Well, give the post a read if you’re looking for more info on how to migrate Drupal to WordPress.  If I do another move, especially from Drupal 7, I will most likely create a WXR and perhaps I’ll release the script for reuse or hand it off to my friends at Automatic (the folks who make WordPress).

Google SEO Guide for A/B Testing

For established sites, big changes virtually require A/B testing to ensure continued we maintain our search engine rankings.  For most of us, this is a gray area fraught with danger.  Any prudent developer worries what’s going to happen if they make a mistake.

Today SearchEngineLand brings us the Google SEO Guide for Multivariate A/B Testing

No Cloaking

Use rel=“canonical”

Use 302s, Not 301s

Don’t Run Experiments Longer Than Necessary

Go to the article for the full text.  For the most part, this is what we expected., Google hates cloaking in all forms, a canonical link is a no brainer, and 302 redirects are made for just this type of circumstance.

You aren’t A/B testing big changes?  Click here to find out more from Smashing Magazine….

 

Welcome to Retina-stan

Quote

The Web, Balkan-ized

The old George Santanaya quote that “Those who cannot remember the past, are condemned to repeat it” has reared its ugly head once again, and this time its turned up in the world of web design.

In the dark old days of the nascent web, mistakes were made. The two browser giants, Microsoft and Netscape allowed their paths to diverge, and webmasters (we did it all back then, no specialists required) were forced to separate elements of their presentation for one browser or the other using Javascript sniffers; little bits of code that would send the viewer to one page or another based on what browser was detected via the user agent.  It was hugely ponderous and we all feared what might happen if there were 4, 5 or even 6 viable browsers we needed to code separately for.  But thankfully the issue was resolved by CSS and our fears were averted.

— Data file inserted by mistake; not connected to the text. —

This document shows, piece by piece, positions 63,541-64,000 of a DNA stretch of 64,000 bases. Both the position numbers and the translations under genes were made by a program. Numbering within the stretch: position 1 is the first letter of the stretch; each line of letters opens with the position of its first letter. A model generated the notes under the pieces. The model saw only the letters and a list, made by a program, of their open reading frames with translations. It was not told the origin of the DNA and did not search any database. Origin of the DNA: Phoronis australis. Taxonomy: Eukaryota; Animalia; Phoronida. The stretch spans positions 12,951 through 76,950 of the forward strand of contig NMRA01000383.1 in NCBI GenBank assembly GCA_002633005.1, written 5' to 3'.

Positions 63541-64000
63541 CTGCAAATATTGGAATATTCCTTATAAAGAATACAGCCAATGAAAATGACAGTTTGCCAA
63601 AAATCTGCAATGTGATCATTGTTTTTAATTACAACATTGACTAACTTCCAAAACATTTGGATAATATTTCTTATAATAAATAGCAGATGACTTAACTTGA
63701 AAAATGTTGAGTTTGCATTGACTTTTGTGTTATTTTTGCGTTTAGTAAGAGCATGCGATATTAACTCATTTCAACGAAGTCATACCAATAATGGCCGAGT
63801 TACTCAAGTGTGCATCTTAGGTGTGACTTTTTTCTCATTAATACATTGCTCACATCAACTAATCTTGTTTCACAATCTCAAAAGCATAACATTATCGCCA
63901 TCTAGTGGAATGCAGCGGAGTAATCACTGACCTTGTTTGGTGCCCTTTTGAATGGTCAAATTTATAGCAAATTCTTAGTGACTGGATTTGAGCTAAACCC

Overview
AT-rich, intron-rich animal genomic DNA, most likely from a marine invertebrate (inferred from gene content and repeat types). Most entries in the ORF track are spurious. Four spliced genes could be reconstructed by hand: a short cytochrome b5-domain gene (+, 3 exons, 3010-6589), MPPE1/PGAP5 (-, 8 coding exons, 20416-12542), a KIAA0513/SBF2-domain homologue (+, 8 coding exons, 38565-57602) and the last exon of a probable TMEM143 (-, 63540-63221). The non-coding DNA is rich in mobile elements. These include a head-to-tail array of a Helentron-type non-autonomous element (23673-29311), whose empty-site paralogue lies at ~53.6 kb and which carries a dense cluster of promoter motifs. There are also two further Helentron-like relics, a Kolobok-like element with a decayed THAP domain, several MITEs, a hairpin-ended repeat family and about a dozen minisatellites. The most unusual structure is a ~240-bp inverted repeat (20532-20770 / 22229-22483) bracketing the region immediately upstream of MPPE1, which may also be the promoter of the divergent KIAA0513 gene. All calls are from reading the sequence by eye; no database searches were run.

Meanwhile in the present day, designers have to deal with a web that requires a “responsive” design – on that by using @media queries will present the appropriate css 3 styles to a browser, be it on a phone, tablet, laptop or whatever. Essentially, we’ve created a variable driven CSS; one of the things we realized virtually from the outset of CSS that was missing.  Say good bye to those funky old conditional comments calls that allowed use to work around that failing.

Now we have retinal displays, which unlike the phones and tablets that require different widths and sizes, actually changes the pixel density of the images and fonts that are presented.  It’s all pretty cool, but honestly, its also more work if you want to do it right.

To find out how to do retinal displays correctly with CSS 3, I direct you to the latest from Smashing Magazine, entitled “Towards a Retina Web“.

With the recent announcement and release of the Retina Macbook Pro, Apple has brought double-density screens to all of the product categories in its current lineup, significantly paving the way for the next wave of display standards. While the fourth-generation iPhone gave us a taste of the “non-Retina” Web in 2010, we had to wait for the third-generation iPad to fully realize how fuzzy and outdated our Web graphics and content images are.

In the confines of Apple’s walled garden, popular native apps get updated with Retina graphics in a timely fashion, with the help of a solid SDK and a well-documented transition process. By contrast, the Web is a gargantuan mass whose very open nature makes the transition to higher-density displays slow and painful. In the absence of industry-wide standards to streamline the process, each Web designer and developer is left to ensure that their users are getting the best experience, regardless of the display they are using.

That walled garden unfortunately won’t be contained.  To continue the analogy, the crops have propagated out onto the neighbors fields.  Retina displays are coming whether you like it or not.